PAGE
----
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and again I want to know why if the Hospital policy has been in place for over a year why they decided just now to begin enforcing it.
Prove they havent...
Articles discussing this issue have stated the blood draw unit has been used by other agencies to retrieve blood samples from people involved in fatality accidents and a normal course.
In that instance Hospital policy is in violation and so are any medical personnel who follow it.
That is not an opinion - its based on law.
originally posted by: Masterjaden
a reply to: Xcathdra
It's wonderful to know that you believe that you have the authority to arrest someone whether it's legal or not you're a piece of s***
77-7-7. Force in making arrest.
If a person is being arrested and flees or forcibly resists after being informed of the intention to make the arrest, the person arresting may use reasonable force to effect the arrest. Deadly force may be used only as provided in Section 76-2-404.
76-8-305. Interference with peace officer.
(1) A person is guilty of a class B misdemeanor if the person knows, or by the exercise of reasonable care should have known, that a peace officer is seeking to effect a lawful arrest or detention of that person or another person and interferes with the arrest or detention by:
(a) use of force or any weapon;
(b) refusing to perform any act required by lawful order:
(i) necessary to effect the arrest or detention; and
(ii) made by a peace officer involved in the arrest or detention; or
(c) refusing to refrain from performing any act that would impede the arrest or detention.
(2) Recording the actions of a law enforcement officer with a camera, mobile phone, or other photographic device, while the officer is performing official duties in plain view, does not by itself constitute:
(a) interference with the officer;
(b) willful resistance;
(c) disorderly conduct; or
(d) obstruction of justice.
As has been stated, and ignored by the ignorant, a person can be charged with resisting an arrest, even if the arrest is determined to be invalid. It is a completely separate charge and is like that for good reason.
Based on the criminal violation, and the lawfulness of the search, it is fairly certain that the arrest was unlawful.
originally posted by: Xcathdra
A person cannot resist an arrest, regardless if the arrest was lawful or not. That determination is up to a judge and not a medical nurse.
“Citizens may resist unlawful arrest to the point of taking an arresting officer's life if necessary.” Plummer v. State, 136 Ind. 306. This premise was upheld by the Supreme Court of the United States in the case: John Bad Elk v. U.S., 177 U.S. 529. The Court stated: “Where the officer is killed in the course of the disorder which naturally accompanies an attempted arrest that is resisted, the law looks with very different eyes upon the transaction, when the officer had the right to make the arrest, from what it does if the officer had no right. What may be murder in the first case might be nothing more than manslaughter in the other, or the facts might show that no offense had been committed.”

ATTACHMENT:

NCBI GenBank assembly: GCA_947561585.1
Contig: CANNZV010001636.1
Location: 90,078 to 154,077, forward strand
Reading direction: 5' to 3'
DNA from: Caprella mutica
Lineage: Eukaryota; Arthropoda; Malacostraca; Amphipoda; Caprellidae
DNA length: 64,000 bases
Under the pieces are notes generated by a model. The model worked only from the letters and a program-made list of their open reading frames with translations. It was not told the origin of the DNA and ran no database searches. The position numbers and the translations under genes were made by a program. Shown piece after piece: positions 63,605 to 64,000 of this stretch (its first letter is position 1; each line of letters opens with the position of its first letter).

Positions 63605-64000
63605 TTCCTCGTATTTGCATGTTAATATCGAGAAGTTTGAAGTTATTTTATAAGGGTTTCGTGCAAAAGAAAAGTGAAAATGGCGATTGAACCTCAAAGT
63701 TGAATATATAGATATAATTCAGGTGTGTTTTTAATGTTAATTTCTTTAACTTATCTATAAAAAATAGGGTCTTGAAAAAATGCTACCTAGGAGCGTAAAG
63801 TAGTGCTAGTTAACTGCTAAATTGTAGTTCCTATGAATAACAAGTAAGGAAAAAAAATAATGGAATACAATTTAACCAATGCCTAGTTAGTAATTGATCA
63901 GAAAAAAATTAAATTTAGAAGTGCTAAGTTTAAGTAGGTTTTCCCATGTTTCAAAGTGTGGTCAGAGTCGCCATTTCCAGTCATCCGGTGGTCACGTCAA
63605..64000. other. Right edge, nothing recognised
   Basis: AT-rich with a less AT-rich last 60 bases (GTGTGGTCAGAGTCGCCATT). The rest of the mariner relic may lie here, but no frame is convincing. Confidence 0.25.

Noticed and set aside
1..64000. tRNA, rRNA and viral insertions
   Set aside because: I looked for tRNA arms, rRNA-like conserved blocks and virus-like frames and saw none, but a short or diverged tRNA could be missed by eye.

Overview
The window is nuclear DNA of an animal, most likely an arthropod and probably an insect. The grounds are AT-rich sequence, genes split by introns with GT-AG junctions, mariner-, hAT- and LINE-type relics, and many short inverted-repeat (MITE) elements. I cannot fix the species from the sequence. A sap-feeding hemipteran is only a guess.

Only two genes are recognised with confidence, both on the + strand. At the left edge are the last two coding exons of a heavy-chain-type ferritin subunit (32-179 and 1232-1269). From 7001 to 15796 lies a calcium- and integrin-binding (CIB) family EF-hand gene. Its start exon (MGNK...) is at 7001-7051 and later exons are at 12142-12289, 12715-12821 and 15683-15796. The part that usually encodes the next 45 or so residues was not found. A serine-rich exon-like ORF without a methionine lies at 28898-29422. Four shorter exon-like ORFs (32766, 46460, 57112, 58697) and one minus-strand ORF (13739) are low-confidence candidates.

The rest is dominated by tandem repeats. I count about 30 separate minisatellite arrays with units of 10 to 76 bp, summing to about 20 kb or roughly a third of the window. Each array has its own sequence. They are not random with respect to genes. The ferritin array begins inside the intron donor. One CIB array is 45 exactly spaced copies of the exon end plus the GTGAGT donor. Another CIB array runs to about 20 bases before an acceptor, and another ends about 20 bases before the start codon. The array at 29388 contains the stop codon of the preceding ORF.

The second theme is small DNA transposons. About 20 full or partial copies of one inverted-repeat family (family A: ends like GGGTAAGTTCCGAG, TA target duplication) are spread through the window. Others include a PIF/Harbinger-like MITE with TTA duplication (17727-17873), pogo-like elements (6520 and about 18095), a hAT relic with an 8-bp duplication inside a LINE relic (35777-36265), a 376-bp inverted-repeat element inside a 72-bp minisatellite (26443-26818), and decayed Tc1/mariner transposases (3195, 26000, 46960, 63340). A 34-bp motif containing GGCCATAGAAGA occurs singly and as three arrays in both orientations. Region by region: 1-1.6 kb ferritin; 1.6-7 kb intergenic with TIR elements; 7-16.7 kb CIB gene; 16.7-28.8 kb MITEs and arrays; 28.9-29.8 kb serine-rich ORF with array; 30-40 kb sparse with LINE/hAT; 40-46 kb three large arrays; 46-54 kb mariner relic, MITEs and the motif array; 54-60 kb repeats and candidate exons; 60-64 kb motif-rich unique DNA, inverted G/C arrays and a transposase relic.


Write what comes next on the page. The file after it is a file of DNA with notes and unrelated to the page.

“An arrest made with a defective warrant, or one issued without affidavit, or one that fails to allege a crime is within jurisdiction, and one who is being arrested, may resist arrest and break away. lf the arresting officer is killed by one who is so resisting, the killing will be no more than an involuntary manslaughter.” Housh v. People, 75 111. 491; reaffirmed and quoted in State v. Leach, 7 Conn. 452; State v. Gleason, 32 Kan. 245; Ballard v. State, 43 Ohio 349; State v Rousseau, 241 P. 2d 447; State v. Spaulding, 34 Minn. 3621.
“When a person, being without fault, is in a place where he has a right to be, is violently assaulted, he may, without retreating, repel by force, and if, in the reasonable exercise of his right of self defense, his assailant is killed, he is justified.” Runyan v. State, 57 Ind. 80; Miller v. State, 74 Ind. 1.
“These principles apply as well to an officer attempting to make an arrest, who abuses his authority and transcends the bounds thereof by the use of unnecessary force and violence, as they do to a private individual who unlawfully uses such force and violence.” Jones v. State, 26 Tex. App. I; Beaverts v. State, 4 Tex. App. 1 75; Skidmore v. State, 43 Tex. 93, 903.